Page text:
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Flu season 2008 is not over yet
Posted April 30, 2008

Jennifer Kitzmann
LV Life Editor

Though flu season officially started in November and was supposed to end in March, it is not over.

According to health officials this year's flu season has been one of the worst in four years.

Katrina Engh, a ULV junior public affairs major who had the flu this year, said she usually gets the flu shot but missed the dates to get one.
“I was sick for a week and I am still not sure I am over it completely,” Engh said.

The U.S Centers for Disease Control and Prevention said that the vaccine is usually 70 percent to 80 percent effective. This year the vaccine was only 44 percent effective.  

Each year, health officials formulate a vaccine or strain against the viruses that mutate with different components of “A” and “B” Influenza that they think will be circulating.
Christine Thomson, who is a registered nurse in the ICU at UCLA Medical Center, said that many of the people who are coming down with the flu never get rid of it the first time because they do not get the proper diagnosis.
“Many of our patients have returned a second or third time even having had the flu shot but they keep getting the same flu,” Thomson said.
Thomson said that patients are complaining of low-grade flu symptoms that seem to have lasted longer this year than previous years.
Influenza, has symptoms beginning with two to seven days of fever, headache, muscle aches, extreme fatigue, runny nose, sore throat and a cough.

In some people, the flu can cause serious complications, including bacterial pneumonia, dehydration and worsening of chronic medical conditions, such as congestive heart failure, asthma or diabetes.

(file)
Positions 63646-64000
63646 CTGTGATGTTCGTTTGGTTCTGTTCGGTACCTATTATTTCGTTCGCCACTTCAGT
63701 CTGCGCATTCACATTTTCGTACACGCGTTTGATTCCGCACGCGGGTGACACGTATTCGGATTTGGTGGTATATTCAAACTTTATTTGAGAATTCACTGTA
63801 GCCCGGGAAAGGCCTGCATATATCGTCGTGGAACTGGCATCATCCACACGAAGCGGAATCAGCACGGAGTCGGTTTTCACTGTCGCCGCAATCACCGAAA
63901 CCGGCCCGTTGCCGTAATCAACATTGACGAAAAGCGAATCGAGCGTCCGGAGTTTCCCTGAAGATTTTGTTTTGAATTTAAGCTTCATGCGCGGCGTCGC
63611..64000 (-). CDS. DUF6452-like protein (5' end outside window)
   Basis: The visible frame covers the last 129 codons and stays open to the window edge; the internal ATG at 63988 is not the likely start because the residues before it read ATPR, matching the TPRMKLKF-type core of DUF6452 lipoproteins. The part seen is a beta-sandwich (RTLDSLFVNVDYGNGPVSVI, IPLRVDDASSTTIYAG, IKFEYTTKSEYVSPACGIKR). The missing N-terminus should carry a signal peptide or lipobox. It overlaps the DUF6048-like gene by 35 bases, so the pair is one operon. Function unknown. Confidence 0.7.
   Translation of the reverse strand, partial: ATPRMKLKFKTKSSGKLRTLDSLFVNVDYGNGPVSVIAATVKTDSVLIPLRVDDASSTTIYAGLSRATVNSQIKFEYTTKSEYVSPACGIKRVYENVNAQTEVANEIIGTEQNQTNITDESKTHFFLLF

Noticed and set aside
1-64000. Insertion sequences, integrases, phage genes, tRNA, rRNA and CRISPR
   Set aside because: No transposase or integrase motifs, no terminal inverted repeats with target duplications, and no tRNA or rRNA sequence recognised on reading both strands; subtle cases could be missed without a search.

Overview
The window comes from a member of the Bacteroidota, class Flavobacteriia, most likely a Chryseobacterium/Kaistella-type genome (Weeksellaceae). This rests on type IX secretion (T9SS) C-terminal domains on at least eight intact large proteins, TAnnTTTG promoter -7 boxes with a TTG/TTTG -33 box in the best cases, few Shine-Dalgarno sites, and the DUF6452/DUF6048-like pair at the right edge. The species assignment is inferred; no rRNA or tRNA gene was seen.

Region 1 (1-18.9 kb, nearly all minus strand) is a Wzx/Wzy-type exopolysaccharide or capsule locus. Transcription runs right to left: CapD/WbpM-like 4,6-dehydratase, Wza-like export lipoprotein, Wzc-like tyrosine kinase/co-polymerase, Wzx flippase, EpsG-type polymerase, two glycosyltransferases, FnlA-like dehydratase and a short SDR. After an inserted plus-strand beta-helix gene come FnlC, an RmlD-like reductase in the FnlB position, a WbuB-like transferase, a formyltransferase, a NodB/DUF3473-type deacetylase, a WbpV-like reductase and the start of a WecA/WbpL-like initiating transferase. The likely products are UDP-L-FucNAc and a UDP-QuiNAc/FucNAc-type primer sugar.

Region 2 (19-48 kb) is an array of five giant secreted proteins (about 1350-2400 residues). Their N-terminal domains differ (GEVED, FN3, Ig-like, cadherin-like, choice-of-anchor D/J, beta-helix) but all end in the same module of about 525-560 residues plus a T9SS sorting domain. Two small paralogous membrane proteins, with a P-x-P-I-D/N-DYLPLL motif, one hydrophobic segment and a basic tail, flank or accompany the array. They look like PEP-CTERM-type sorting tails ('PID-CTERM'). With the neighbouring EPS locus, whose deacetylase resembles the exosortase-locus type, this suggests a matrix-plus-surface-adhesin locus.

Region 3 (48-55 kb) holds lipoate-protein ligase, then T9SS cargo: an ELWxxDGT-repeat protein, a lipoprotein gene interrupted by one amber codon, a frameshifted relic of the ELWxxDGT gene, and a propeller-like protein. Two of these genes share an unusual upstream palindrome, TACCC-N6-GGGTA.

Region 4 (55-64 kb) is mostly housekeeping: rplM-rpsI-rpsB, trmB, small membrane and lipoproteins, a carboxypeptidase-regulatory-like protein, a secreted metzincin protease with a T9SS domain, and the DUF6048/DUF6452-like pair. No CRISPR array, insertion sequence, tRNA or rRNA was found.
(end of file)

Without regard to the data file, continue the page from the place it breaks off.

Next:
The flu usually spread from person to person known as the “Spanish Flu” Influenza Pandemic, is the most common flu when infection can be from a cough or sneeze. Touching something with the influenza virus on it and then touching their mouth, nose or eyes may infect people.

Director of the National Institute of Allergy and Infectious Disease, Dr. Anthony Fauci said influenza has not been treated with the degree of medical attention that the disease warrants.

Another reason the vaccines were not as effective this year, was that, the research did not get the support it needed federally, commercially or publicly.

Lacking a strong public support for the seasonal flu vaccine and a reliable market, flu vaccine manufacturers had no intentions to improve on the complex egg-based production technology that has been used since the 1950s.
The Institute of Medicine reports that research has been more focused on other diseases and epidemics such as AIDS and cancer rather than on flu vaccine research.
However, the vaccine did provide substantial protection against the influenza virus circulating this season, which is known as the influenza A virus.

Student Health Services Director, Cynthia Denne said that many may think that they do not need the vaccine next year and will take their chances. 
“It is still in their best interest to have the vaccine especially if they or someone they care for have health issues and getting the flu would only compromise their well being,” Denne said.
This year, people vaccinated were 58 percent less likely to have Influenza A infection than those not vaccinated.

“Even though many say that the flu shot did not work for them, I am still going to continue getting it every year just to be safe,” Engh said.
Flu vaccines can be obtained from doctors, at public health centers and many pharmacies. In some areas, flu vaccines are also available at senior or community centers and at supermarkets.

A flu shot can greatly lower your chance of getting the flu.

The best time to get the shot is from the middle of October to the middle of November, because most people get the flu in the winter.

Jennifer Kitzmann can be reached at jkitzmann@ulv.edu.